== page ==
Blogging the BASS pt. 2

What better way to keep the nerves at bay while waiting for Game 7 of a Cubs World Series than to offer up unsolicited critiques of writers far more talented than I who have earned one of the highest honors in the short story world?

Garments – Tahmima Anam

One of the things I don’t love about the BASS series is its strict adherence to alphabetical order in its story sequencing. Back in my Infrasonics days, we’d spend a lot of time debating track order whenever we put out an album. Even for instrumental music, we wanted an order that made sense, and strove to balance the long songs with the short ones, fast against slow and made sure we didn’t have four in a row in the key of D. In so doing, ideally we’d come up with an album that felt like a complete, coherent work.

“Garments” is one that, coming directly after “Ravalushan” feels a little like a retread. Some of that has to do with the foreign setting and the cultural elements, but it’s also because some of the craft decisions that didn’t work well for me in the previous story were more successful here. Most importantly, “Garments” has developed characters with interesting arcs. That goes a long way toward making the “humanity is brutal” thematic beats more compelling. There are stakes here for Jesmin, and while this wasn’t my favorite story of the collection, it resonated a bit more for me because it actually told a story.

Wonders of the Shore – Andrea Barrett

I thought this was an interesting story about a woman and her friend engaging in a bit of passive-aggressive rivalry during a summer getaway to a 19th century New England artists’ retreat. It’s a long story that takes a while to get going, but once it does, has genuinely engrossing moments. The divergent fortunes of protagonist Henrietta and her friend Daphne provided a nice undercurrent of tension throughout. I’m also a sucker for characters that make bad decisions, or at least, ones that they know will make their lives more difficult, and Henrietta is a good example of how to use character flaws to propel a narrative arc.

This was also a long story, which–as someone who often writes stories in excess of 6500 words in a literary environment that wants to set a 5000-word cap–leaves me both jealous and glad to see that some of the best stories are still the longer ones. More on that in my next post.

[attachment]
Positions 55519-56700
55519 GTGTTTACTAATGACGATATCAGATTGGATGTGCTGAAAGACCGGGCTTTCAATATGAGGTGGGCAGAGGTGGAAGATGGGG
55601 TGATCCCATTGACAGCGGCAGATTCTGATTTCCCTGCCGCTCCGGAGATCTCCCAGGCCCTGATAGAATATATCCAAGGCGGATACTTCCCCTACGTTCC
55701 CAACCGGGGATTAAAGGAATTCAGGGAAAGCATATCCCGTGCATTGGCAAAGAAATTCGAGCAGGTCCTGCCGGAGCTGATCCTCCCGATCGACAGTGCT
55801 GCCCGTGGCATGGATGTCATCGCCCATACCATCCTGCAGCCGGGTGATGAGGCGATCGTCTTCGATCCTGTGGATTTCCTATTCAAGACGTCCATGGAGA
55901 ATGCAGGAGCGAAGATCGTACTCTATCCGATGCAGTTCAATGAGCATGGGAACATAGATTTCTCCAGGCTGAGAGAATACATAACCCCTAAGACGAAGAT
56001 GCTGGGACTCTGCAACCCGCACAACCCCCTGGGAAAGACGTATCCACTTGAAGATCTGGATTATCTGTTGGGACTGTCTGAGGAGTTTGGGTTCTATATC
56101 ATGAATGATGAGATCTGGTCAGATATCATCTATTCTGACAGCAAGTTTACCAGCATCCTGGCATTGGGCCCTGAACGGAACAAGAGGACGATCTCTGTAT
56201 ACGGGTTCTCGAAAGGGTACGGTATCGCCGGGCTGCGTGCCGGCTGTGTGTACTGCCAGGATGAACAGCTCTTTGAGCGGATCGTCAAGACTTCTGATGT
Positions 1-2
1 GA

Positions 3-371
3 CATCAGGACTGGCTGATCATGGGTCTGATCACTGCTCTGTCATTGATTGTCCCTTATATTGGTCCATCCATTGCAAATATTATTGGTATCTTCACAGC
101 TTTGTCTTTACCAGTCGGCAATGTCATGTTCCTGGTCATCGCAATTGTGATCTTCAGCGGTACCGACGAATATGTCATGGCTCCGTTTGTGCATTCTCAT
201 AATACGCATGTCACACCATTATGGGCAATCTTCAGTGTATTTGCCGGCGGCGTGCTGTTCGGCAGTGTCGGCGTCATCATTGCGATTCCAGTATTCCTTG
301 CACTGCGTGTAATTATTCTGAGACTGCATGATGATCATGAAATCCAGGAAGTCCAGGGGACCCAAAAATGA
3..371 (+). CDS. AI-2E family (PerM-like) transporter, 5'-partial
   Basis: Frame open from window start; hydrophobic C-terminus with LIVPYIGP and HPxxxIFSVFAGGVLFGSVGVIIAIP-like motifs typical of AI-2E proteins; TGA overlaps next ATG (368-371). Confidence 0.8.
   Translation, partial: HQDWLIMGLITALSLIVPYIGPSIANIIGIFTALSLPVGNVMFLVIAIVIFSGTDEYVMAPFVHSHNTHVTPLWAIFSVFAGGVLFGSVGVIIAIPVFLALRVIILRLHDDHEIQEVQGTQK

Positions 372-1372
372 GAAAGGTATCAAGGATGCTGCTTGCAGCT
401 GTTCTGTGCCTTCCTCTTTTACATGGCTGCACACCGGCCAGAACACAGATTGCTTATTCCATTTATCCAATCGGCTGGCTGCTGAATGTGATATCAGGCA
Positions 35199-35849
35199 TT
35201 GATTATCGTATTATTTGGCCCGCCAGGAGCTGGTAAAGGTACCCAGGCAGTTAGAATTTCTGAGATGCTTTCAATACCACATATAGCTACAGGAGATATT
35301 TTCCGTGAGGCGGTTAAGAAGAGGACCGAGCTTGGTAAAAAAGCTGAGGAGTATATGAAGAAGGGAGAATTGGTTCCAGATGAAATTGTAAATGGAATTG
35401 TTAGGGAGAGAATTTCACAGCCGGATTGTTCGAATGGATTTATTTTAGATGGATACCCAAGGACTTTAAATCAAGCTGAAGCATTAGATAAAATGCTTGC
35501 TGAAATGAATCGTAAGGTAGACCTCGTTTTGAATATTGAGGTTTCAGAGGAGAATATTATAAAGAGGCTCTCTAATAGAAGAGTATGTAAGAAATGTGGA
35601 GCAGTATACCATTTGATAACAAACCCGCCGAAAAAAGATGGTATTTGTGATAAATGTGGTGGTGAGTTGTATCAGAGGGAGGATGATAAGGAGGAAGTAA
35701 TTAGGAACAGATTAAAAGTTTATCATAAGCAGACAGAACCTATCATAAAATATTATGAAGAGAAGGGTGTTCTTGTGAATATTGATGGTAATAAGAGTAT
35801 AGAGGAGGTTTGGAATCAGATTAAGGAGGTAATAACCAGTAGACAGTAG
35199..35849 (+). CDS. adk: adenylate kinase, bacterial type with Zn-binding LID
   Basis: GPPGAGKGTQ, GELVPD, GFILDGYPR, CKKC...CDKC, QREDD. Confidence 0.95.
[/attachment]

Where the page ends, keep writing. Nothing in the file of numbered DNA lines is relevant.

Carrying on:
The Bears – Sarah Shun-Lien Bynum

Another bit of odd sequencing here, as this story also starts out at an artists’ retreat, though this time, the story is far more wrapped up in the narrator’s head. In this instance, the protagonist is using the retreat to recover after a miscarriage.

Truth be told, this story didn’t do much for me. While the prose is rich, there was also a strange academic sterility to it. The end of the story shifts into summary language, moving forward over the span of several years, and the sense of resolution there is feels to me quite disconnected from the main part of the story. Perhaps this one might require a bit more effort on my part to unpack (and it came from Glimmer Train, which has a pretty high success rate for me in terms of stories I enjoy), but I’m not sure I’ll be compelled to give it another spin.


 

In other news, I’ll be back at StoryStudio after the new year with an 8-week class on world building. It’ll be about capturing the look and feel of the times and places our stories inhabit. This is an interesting topic to me, as I tend to do a fair amount of research for my stories and expend a great deal of mental energy in trying to find harmony between those lived-in details and serving the story itself. Sky Boys is probably the best example out of the stories I’ve had published, but I think they all rely on some element of world building as a crucial component toward feeling finished.

The class runs on Tuesdays starting Jan. 24. Check it out at StoryStudio’s website if you or someone you know might be interested.

Ok, time for the game. Deep breath…. Let’s go Cubs!

 

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